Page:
People rejected for a permit to carry concealed guns in Illinois will now get an explanation from State Police.
A flurry of lawsuits is prompting the change, including one filed by a Henry County man.
George Cox was denied a concealed carry permit but, he says, he has never been told why.
"I have no criminal background. I have never been convicted of a crime," Cox said.
"I think I deserve answers. I think anybody who is denied their concealed carry has a right to know what the objections were," he said.
Cox knows his way around weapons. He is a critical care nurse who volunteered to go to Afghanistan with the Army seven years ago. He spent a year taking care of wounded soldiers, easily passed the Army's background check and was given security clearance.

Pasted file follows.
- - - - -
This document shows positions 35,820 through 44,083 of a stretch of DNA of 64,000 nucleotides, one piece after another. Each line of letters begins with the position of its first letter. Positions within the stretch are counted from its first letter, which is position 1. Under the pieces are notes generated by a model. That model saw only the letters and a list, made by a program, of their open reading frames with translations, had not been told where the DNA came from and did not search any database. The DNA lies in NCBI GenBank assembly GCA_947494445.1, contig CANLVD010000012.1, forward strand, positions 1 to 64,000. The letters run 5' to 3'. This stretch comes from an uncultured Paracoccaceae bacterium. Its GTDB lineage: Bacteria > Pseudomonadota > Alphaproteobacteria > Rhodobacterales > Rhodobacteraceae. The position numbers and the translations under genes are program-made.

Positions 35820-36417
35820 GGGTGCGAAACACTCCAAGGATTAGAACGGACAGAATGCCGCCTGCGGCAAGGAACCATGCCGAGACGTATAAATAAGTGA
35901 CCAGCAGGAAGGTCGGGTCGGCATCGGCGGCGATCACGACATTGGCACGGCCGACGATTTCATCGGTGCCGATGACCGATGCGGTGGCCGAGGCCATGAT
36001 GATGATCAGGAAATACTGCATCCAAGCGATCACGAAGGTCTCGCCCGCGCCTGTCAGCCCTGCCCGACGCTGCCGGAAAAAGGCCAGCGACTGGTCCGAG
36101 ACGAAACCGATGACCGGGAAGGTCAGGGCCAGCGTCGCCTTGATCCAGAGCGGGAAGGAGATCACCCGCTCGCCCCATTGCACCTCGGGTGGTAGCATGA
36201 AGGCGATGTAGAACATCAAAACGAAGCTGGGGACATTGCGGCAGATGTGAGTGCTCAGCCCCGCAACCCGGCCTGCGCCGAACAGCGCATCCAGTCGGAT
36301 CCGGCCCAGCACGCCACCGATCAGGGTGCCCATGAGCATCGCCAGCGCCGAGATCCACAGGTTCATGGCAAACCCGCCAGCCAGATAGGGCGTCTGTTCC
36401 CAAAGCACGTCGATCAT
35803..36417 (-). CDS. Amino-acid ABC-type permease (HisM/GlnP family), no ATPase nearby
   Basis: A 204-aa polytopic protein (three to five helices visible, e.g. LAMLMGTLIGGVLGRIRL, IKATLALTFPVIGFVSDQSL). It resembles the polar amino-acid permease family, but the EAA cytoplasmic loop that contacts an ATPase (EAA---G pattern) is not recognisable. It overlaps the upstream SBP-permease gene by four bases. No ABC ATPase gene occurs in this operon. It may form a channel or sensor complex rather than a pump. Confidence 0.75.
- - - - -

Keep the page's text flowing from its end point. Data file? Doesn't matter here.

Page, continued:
"The government sees fit to let me take care of our soldiers in a combat zone, carry a weapon with me 24-7. So for local authorities to object? It kind of leaves me astounded," he said.
Cox believes he may have been targeted and "red-flagged" after he got into an argument with a police officer, resulting in a misdemeanor charge of aggravated assault of a peace officer. He was acquitted by a Henry County jury the week of July 7, 2014.
Cox suspects that charge may have been the root of the denial but, he says, it is wrong, and that the change in policy is the right thing to do.
"The idea of people sitting behind a closed door giving thumbs up or thumbs down, without any justification or somebody to answer to, sounds unusual for a government of the people," Cox said.
On Monday, July 14, Illinois State Police announced a new set of emergency rules concerning denied concealed carry permit applications. The new rules say the review board must now alert applicants of credible objections to their applications, and explain which agency brought the objections.
Applicants will now be give ten days to contest the rejection.
A court date in Cox's lawsuit has not yet been set.